A New Book of Old Ballads

Front Cover
James Maidment
Priv. print., 1844 - Ballads, Scots - 78 pages
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Page 56 - Then he took her by the milk-white hand, And by the grass-green sleeve, And he mounted her high behind him there, At the bridegroom he askt nae leive.
Page 38 - Hill, niece of Mrs. Keith of Ravelston, of whom he said at her death, eight years after, ' Much tradition, and that of the best, has died with this excellent old lady, one of the few persons whose spirits and cleanliness and freshness of mind and body made old age lovely and desirable.
Page 31 - Their chieftain was a man of fame, And doughty deeds had wrought, man, Which future ages still shall name, And tell how well he fought, man. For when the battle did begin, Immediately his Grace, man, Put spurs to Florance,* and so ran By all, and wan the race, man. Vow, &c. The Marquis...
Page 36 - When they march'd on the Sheriff Moor, With courage stout and keen, man ; Who would have thought the Gordons gay That day should quite the green, man ? Auchleacher and Auchanachie, And all the Gordon tribe, man, Like their great Marquis, they could not The smell of powder bide, man. Vow, Sfc. Glenbuicket cryed, " Plague on you all, For Gordons do no good, man ; For all that fled this day, it is Them of the Seaton blood, man.
Page 35 - A valiant hero stood, man ; In acting of a royal part, Cause of the royal blood, man. But when at Sheriff Moor he found, That bolting would not do it, He, brother like, did quite his ground, And ne're came back unto it. Vow, &c. • Altered in MS. to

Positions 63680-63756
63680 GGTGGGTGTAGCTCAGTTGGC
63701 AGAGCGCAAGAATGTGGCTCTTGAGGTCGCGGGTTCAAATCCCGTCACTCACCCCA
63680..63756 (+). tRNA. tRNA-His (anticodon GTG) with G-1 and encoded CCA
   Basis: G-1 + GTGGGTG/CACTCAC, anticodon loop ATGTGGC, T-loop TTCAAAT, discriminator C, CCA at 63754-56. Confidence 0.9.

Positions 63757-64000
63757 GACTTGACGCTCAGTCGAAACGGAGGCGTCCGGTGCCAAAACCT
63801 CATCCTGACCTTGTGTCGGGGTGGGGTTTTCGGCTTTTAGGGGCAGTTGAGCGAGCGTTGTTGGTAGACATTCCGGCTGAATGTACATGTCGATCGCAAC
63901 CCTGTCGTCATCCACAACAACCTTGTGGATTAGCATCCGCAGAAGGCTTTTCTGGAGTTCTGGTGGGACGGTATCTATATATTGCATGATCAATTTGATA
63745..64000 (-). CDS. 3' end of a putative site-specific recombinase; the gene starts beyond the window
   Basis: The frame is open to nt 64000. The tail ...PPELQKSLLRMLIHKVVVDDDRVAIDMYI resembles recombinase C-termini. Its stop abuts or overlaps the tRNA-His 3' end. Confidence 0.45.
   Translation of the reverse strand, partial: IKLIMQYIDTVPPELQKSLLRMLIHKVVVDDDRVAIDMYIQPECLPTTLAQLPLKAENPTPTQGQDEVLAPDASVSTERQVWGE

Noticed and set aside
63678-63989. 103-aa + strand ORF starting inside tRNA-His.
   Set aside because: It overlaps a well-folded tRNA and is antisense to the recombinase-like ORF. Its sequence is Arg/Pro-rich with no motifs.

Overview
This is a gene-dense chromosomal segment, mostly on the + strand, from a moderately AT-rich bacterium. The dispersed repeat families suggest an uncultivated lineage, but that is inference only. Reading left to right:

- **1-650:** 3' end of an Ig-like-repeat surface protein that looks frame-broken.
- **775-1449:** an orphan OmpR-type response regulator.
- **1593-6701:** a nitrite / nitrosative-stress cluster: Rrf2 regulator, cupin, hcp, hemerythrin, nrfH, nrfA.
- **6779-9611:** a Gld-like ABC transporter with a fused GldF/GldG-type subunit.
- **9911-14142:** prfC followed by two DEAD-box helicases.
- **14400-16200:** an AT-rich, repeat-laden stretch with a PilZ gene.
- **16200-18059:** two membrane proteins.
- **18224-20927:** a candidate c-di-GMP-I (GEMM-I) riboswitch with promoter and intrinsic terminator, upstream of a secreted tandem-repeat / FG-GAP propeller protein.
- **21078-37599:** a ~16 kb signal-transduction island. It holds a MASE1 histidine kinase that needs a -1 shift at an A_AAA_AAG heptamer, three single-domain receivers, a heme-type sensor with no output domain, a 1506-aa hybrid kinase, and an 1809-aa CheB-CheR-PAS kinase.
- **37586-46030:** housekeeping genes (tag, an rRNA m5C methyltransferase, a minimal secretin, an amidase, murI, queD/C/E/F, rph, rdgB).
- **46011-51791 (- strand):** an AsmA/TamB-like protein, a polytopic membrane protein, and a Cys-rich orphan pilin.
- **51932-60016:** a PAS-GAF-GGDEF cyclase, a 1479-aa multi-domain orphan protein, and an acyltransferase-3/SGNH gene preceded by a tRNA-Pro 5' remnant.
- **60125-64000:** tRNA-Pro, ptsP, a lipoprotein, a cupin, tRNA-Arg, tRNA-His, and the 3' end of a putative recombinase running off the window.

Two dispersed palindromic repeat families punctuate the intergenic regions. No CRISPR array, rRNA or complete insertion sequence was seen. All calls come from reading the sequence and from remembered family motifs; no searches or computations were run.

Page 76 - To hold my Lady's heart's blood Would make my heart full glad ; Ram in the knife bold Rankin, And gar the blood to shed.
Page 35 - Was o' the Seton blood, man. Glassturam swore it wasna sae, And that he'd make appear, man ; For he a Seton stood that day, When Gordons ran for fear, man. And wow, &c. Sir James of Park he left his horse In the middle of a wall, man, And wadna stay to take him out, For fear a knight should fall, man. Magon he let the reird gae out, Which shows a panic fear, man ; Till Craigiehead swore he was shot, And curs'd the chance o
Page 30 - Together close they join'd, man, To set their king upon the throne, ' And to protect the church, man ; But fy for shame ! they soon ran hame, And left him in the lurch, man.
Page 74 - Go please it with a bell ; It will not be pleased, madam, Till you come down yoursel. How can I come down stairs So late into the night, Without coal or candle There is a silver bolt lies On the chest head ; Give it to the baby, — Gave it sweet milk and bread.
Page 75 - Go please the baby, nursy, go please it with a bell ; ' ' It will not be pleased, madam, till you come down yoursel.

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